�
this is just a guess at what the C code might look like to calculate one 
sample.� this uses Olli's 7th-order with continuous derivative.� f0 is the 
oscillator frequency which can vary but it must be non-negative.� 1/T is the 
sample rate.
�
float
sine_osc(float f0, float T)
{

� �static float phase = 1.0;� � // this is the only state.� -2.0 <= phase < +2.0



� �phase += 4.0*f0*T;

� �if (phase >= 2.0)

� �{

� � � phase -= 4.0;

� �}



� �if (phase < 0.0)

� �{

� � � triangle = -phase - 1.0;

� �}

� �else

� �{

� � � triangle = phase - 1.0;

� �}



� �x2 = triangle*triangle;

� �return triangle*(1.570781972 - x2*(0.6458482979 - x2*(0.07935067784 - 
x2*0.004284352588)));

}
i haven't run this code nor checked it for syntax.� but it's conceptually so 
simple that i'll bet it works.



r b-j



---------------------------- Original Message ----------------------------

Subject: Re: [music-dsp] Time-variant 2nd-order sinusoidal resonator

From: "Olli Niemitalo" <o...@iki.fi>

Date: Thu, February 21, 2019 11:58 pm

To: "A discussion list for music-related DSP" <music-dsp@music.columbia.edu>

--------------------------------------------------------------------------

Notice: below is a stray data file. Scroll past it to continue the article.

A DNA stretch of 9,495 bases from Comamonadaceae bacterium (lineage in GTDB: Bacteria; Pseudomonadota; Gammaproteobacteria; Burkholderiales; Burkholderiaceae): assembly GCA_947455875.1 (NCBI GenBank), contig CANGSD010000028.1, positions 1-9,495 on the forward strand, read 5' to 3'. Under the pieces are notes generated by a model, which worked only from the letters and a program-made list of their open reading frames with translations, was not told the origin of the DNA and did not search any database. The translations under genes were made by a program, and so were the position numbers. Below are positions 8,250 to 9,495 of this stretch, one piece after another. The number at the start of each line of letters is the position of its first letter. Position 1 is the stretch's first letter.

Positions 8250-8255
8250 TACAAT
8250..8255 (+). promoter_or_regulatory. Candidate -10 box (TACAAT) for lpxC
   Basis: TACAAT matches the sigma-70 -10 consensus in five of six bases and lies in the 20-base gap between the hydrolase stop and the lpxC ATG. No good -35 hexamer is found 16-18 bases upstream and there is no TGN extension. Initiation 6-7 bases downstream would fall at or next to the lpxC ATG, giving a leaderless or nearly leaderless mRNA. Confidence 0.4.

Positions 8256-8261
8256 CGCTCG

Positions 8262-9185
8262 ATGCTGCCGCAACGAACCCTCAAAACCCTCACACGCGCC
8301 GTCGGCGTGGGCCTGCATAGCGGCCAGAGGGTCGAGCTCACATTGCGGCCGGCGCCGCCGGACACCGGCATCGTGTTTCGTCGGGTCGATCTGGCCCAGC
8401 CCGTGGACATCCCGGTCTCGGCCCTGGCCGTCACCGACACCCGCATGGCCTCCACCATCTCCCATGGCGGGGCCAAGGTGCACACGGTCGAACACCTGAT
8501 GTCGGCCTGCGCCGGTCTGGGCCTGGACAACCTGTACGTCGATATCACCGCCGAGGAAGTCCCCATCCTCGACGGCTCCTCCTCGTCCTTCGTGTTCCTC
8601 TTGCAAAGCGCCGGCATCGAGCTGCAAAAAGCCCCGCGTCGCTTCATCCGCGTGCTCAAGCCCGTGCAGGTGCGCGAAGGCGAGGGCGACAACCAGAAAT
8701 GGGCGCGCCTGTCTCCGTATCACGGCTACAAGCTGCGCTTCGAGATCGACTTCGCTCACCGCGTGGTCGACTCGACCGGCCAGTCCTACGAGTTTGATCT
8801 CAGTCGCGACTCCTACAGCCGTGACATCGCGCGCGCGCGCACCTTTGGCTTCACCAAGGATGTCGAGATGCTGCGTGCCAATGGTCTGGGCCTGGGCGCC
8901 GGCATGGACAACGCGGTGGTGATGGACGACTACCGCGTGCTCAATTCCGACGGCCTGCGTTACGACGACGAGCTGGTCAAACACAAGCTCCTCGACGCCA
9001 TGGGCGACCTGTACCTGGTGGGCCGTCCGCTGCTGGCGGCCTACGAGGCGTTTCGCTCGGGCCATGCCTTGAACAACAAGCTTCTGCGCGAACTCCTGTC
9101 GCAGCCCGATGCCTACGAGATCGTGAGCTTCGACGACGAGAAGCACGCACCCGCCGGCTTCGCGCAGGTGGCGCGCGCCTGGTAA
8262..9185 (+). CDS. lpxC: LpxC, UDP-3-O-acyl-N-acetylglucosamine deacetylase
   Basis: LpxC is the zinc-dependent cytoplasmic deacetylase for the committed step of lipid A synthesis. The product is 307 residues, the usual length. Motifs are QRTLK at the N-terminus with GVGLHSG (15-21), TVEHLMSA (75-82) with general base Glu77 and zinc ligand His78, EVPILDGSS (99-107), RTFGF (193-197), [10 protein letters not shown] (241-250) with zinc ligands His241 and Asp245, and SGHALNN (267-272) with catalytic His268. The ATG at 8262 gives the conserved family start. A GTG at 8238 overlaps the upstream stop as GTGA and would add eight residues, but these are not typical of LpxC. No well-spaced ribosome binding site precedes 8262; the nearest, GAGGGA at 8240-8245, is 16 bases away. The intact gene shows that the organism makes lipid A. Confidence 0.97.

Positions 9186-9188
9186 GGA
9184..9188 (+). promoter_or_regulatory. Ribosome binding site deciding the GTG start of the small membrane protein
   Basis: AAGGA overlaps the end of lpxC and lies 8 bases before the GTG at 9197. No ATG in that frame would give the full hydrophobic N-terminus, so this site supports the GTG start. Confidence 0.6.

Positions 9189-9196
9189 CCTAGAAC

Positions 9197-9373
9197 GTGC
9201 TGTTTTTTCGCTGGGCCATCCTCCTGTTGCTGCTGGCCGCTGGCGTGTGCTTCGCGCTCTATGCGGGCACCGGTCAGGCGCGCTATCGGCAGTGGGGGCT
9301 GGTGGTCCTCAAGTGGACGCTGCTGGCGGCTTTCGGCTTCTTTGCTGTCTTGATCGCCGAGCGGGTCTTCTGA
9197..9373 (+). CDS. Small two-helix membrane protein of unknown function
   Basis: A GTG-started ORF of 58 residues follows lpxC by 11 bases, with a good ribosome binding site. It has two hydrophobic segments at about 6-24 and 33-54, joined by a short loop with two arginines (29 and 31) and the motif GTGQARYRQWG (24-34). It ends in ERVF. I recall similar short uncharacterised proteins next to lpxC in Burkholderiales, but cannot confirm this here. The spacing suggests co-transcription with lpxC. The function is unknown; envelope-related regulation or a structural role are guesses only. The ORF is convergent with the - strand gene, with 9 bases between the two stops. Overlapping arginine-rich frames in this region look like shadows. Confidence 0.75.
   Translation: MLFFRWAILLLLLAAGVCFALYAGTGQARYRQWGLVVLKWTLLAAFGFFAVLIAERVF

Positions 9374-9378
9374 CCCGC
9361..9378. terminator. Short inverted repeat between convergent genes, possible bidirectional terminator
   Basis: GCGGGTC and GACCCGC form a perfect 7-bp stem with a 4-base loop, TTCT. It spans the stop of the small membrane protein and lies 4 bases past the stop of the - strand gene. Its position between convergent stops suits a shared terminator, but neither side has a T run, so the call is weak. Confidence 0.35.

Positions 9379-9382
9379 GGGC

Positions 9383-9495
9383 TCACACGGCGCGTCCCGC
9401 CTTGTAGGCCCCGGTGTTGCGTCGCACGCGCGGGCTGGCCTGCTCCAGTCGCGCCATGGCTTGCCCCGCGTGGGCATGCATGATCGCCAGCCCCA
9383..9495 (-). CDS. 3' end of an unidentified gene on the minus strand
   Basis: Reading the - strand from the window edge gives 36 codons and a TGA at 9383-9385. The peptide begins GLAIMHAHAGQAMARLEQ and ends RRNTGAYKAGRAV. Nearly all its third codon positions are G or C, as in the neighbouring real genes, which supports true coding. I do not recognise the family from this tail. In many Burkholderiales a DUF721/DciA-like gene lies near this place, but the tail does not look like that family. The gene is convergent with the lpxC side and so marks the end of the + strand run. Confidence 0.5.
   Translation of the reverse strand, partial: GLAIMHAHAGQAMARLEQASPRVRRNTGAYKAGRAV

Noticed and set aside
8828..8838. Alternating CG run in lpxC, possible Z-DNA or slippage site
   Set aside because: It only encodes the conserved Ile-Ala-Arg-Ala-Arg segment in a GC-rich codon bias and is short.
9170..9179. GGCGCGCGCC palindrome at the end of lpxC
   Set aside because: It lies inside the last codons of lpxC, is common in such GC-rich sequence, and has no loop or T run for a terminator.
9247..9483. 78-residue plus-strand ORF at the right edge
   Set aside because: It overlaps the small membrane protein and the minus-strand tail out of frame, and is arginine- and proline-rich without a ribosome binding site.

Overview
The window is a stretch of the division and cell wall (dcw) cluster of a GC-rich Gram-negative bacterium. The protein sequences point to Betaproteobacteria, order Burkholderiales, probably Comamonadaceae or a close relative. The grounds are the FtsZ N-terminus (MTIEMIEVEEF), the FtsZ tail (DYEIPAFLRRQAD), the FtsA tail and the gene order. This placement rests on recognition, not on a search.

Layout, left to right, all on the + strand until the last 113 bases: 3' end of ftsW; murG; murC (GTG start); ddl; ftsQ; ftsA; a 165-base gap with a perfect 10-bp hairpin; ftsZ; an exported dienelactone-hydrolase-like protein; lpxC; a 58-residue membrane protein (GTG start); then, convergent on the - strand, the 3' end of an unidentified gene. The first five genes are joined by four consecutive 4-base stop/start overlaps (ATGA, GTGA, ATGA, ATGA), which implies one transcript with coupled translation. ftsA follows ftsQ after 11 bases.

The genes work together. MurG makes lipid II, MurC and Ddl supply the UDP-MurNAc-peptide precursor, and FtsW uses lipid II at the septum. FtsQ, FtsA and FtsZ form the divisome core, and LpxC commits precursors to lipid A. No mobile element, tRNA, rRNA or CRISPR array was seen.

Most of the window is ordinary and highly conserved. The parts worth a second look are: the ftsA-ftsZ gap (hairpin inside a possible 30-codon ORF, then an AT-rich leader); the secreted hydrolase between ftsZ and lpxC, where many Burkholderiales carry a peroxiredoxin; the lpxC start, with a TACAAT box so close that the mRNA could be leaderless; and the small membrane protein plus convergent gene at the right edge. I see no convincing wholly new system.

> On Fri, Feb 22, 2019 at 9:08 AM robert bristow-johnson <

> r...@audioimagination.com> wrote:

>

>> i just got in touch with Olli, and this "triangle wave to sine wave"

>> shaper polynomial is discussed at this Stack Exchange:

>>

>>

>>

>> https://dsp.stackexchange.com/questions/46629/finding-polynomial-approximations-of-a-sine-wave/46761#46761

>>

> I'll just summarize the results here. The polynomials f(x) approximate

> sin(pi/2*x) for x=-1..1 and are solutions with minimum peak harmonic

> distortion compared to the fundamental frequency. Both solutions with

> continuous and discontinuous derivative are given. In summary:

>

> Shared polynomial approximation properties and constraints:

> x = -1..1, f(-1) = -1, f(0) = 0, f(1) = 1, and f(-x) = -f(x).

>

> If continuous derivative:

> f'(-1) = 0 and f'(1) = 0 for the anti-periodic extension f(x + 2) = -f(x).

>

> 5th order, continuous derivative, -78.99 dB peak harmonic distortion:

> f(x) = 1.569778813*x - 0.6395576276*x^3 + 0.06977881382*x^5

>

> 5th order, discontinuous derivative, -91.52 dB peak harmonic distortion:

> f(x) = 1.570034357*x - 0.6425216143*x^3 + 0.07248725712*x^5

>

> 7th order, continuous derivative, -123.8368 dB peak harmonic distortion:

> f(x) = 1.570781972*x - 0.6458482979*x^3 + 0.07935067784*x^5

> - 0.004284352588*x^7

>

> 7th order, discontinuous derivative, -133.627 dB peak harmonic distortion:

> f(x) = 1.5707953785726114835*x -

> 0.64590724797262922190*x^3 + 0.079473610232926783079*x^5

> - 0.0043617408329090447344*x^7

>

> Also the exact coefficients that are rational functions of pi are given in

> the answer, in case anyone needs more precision.

>

> -olli

> _______________________________________________

> dupswapdrop: music-dsp mailing list

> music-dsp@music.columbia.edu

> https://lists.columbia.edu/mailman/listinfo/music-dsp
�
�
�


--



r b-j� � � � � � � � � � � � �r...@audioimagination.com



"Imagination is more important than knowledge."

�
�
�
�
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